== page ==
be in a critical condition and the at
tending physician gives very little en
couragement of her recovery. The
bullet was not located.
II. H. Howerter. who has been the
operator for the Burlington at Orea
polis for more than one vear. has re
signed his position and went to Kansas
City Friday to accept a similar position
with the Kansas City and Southern.
C. A. Phillips, wife and son, who
have been visiting frieds in this citv.
departed this morning for their home
m Cambridge.-Neb., where he is cash
ier of the Cambridge State bank. They
were accompanied by Miss Clara
Walker to Omaha.
Mrs. M. Archer arrived home Mon
day morning from an extended visit
with friends m Chicago and other east
ern cities. She was accompanied by
nir. anu Mrs. i,eo. McNurlin and son
from Havelock, who soon exnect to do
part for their future home near Al
Wallace, aged 2 years, the son of
and Mrs. R. O. Walters, seems to
possessed with a longing desire to
things and on Sundav nnl mrinni
casions when the frnte in Wr
would wander down town. After a
few hours search this forenoon tie
young man was found near the Missouii
On the Farm
XVII. Small Fruit
By C. V. GREGORY.
Author of "Home Course In Modern
Copyright, 1909, by American Prcti
SMALL fruit cun be grown almost
as easily as corn or outs If It
Is gone at In the right way.
A liberal quantity grown at
home Is a luxury that Is within the
reach of every farmer. Grown on a
larger scale, the suiull fruits are
among the most prolltable crops that
tho farm will produce.
The best liked and most widely dis
tributed siuiill fruit Is the strawberry.
The best soil for the strawberry bed
Is a sandy loam. Strawberries do bet
ter on light soils, and the berries are
larger and of better quality. If yon
have no light soil that can be used
for the strawberry bed you 'Jin greatly
Improve a heavy soil by nSnnrlng It
well. Of course It must be well
FIO. XXXIII IK THE BLACK BERRY PATCH.
drained, In order th:Mt It may warm
up quickly In tho spring Instead of
remaining soggy for several weeks and
then baking bard, as uudrahied soils
tir- - iinnlo to do.
lowing, with thorough dlsk-
in. 'arrowing, Is necessary In or
der i-j vt the land into the liest con
dition. Strawberries should follow
some cultivated crop which has been
kept free from weeds. It will then
be easier to prepare the seed bed, and
the patch will lie freer from weeds mid
Insects. Strawberries nre particular
In their soil requirements, and n little
fart; In preparation will add grently
to the size of the crop. Too little at
tention Is given to this most Important
requisite. Many persons do not seem
to lo aware that the strawberry Is at
all particular about the soil In which
It Is put. As a consequence they pre
pare their beds without uny reforc.o
to this essential factor In the sin-cess
of their enterprise ami, of course, are
doomed to disappointment In the out
Varieties of Strawberries.
Varieties of strawberries are divided
into two general types the perfect and
the imperfect (lowered. The Imperfect
contain only the female organs or pis
tils, while the perfect sorts contain
both stamens and pistils. The Imper
fect varieties can produce uo fruit un
less fertilized with the pollen from the
flower of u perfect variety. It Is very
Important that attention be paid to
this point in planting. Many of the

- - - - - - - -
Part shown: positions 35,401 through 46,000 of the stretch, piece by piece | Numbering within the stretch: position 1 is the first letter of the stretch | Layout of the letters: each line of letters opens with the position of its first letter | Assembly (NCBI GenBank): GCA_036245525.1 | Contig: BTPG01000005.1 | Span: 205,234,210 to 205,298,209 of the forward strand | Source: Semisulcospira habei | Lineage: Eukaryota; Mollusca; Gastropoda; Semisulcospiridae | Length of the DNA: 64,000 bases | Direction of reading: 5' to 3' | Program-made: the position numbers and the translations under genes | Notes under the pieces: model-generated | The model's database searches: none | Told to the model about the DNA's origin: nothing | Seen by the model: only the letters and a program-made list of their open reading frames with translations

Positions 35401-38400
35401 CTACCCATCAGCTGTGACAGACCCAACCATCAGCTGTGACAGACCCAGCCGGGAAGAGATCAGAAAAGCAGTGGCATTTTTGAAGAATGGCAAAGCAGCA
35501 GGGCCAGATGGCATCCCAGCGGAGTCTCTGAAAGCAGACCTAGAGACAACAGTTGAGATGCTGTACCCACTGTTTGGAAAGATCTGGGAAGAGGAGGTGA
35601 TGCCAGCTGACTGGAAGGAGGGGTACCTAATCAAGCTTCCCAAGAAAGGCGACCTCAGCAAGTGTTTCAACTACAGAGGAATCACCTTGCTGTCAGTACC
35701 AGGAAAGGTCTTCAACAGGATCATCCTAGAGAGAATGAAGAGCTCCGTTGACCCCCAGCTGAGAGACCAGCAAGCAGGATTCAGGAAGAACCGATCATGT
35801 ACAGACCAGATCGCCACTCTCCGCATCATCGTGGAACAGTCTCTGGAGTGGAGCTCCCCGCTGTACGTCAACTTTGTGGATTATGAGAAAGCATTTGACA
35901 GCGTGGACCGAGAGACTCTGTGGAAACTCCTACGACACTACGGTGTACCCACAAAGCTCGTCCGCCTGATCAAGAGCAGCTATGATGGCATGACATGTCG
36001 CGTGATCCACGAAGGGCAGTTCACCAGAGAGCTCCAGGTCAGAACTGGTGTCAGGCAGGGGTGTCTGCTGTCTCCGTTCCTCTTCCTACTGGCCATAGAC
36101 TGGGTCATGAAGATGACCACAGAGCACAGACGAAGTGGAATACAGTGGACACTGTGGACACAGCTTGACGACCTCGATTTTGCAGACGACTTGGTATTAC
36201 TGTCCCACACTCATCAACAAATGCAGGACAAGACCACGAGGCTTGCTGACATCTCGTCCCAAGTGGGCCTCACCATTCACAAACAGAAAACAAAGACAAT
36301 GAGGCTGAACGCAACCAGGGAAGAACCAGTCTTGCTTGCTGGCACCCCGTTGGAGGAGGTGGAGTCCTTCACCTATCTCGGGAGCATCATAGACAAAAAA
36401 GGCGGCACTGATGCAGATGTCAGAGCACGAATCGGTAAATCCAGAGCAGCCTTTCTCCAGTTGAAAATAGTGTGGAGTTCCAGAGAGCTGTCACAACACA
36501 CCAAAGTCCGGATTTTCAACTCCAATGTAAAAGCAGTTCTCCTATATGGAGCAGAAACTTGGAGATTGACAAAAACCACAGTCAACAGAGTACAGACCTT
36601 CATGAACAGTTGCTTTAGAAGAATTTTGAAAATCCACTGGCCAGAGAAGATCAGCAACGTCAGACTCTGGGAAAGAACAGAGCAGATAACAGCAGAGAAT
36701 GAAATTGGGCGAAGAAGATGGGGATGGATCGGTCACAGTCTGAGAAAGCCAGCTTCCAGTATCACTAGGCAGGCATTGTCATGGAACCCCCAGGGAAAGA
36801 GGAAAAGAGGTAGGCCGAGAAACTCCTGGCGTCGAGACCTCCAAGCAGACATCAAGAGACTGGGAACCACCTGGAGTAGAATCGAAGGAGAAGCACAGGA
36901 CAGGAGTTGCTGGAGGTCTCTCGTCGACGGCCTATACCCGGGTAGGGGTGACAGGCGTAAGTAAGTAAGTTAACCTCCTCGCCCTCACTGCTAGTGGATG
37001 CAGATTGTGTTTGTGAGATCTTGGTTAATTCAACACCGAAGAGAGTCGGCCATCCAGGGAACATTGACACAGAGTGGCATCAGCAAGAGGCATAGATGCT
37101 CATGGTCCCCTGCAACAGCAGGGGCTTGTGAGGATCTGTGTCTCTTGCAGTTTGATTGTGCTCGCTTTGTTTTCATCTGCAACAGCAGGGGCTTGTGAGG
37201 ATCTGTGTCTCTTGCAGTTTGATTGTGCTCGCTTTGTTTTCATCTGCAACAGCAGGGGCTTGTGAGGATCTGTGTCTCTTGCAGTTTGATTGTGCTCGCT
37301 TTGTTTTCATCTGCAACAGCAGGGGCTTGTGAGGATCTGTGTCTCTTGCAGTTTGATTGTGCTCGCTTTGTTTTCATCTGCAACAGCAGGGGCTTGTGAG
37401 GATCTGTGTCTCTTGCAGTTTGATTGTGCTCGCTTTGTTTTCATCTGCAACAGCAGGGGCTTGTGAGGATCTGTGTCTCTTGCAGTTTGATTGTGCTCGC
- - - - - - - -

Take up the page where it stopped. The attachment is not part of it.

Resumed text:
Imperfect sorts possess points of supe
riority over the erfect varieties. They
cau be successfully grown by plant lug
every fifth row to a perfect flowered
variety. This row will furnish pollen
for the two rows ou either side of It.
In setting out a bed in this wny care
must be taken to see that the two va
rieties come Into bloom at the same
Perfect and Imperfect varieties can
not be told apart except when In
bloom. Then the absence of the row
of pistils nround the petals marks the
Imperfect sorts. Lists of varieties of
strawberries always specify whether
they are perfect or Imperfect. A reli
able nurseryman con be depended upou
to give you what you ask for. A list
of the varieties best adapted to your
locality can be obtained from jour ex
Tho strawberry Is propagated almost
entirely by runners. At each joint In
the runner a new plant appears and
takes root. Only plants less than a
year old should be selected for plant
ing. The crown should not be too
large and the roots thick and long.
The presence of large woody roots
and a heavy crown Indicates that the
plant Is on old one. If there are many
leaves it 1 well to pinch off one or
two of the largest to correspond to
the Injury to the root system.
Spring planting Is the most reliable,
but where the fall Is moist or the
patch can be readily watered fall plant
ing gives very good results. The two
Important points In planting are
spreading the roots and packing the
dirt tightly about them. The plants
should be set so the crowns are Just
level with the surface of the ground
Hills Versus Matted Rowt.
Strawberries are grown both In hills
and In rows. In the hill system the
plants me set about three feet npnrt
The runners are cut off In order to
umke a compact, vigorous hill. The
size and quality of the berries nre bet
ter under the bill system, but the mat
ted row system gives 1 irger yields. In
this the plants are set from ten to
twelve !vct apart 1 1 row four feet
npirt T!i;- r.!:incr are ti-lmm.-d t
make a matted row uiout two fei-l
wide. The spaces between the row
should le kept well cultivated during
the early part of the season and thf
weeds pulled In the rows. After the
second year the runners can lie allow
ed to till there open space and the
original rows plowed v In this way
the bed can be easily renewed nnd kept
benrlng for several years, usually uutll
the laud becomes so weedy that It
must be plowed up and put in to some
In cold climates the strawberries
must be given some sort of winter
protection. The object of this Is not so
much to prevent freezing as to keep
the ground from that alternate freez
ing and thawing which cause heaving
of the plants. . mulch of coars horse
manure applied after the ground fieexo;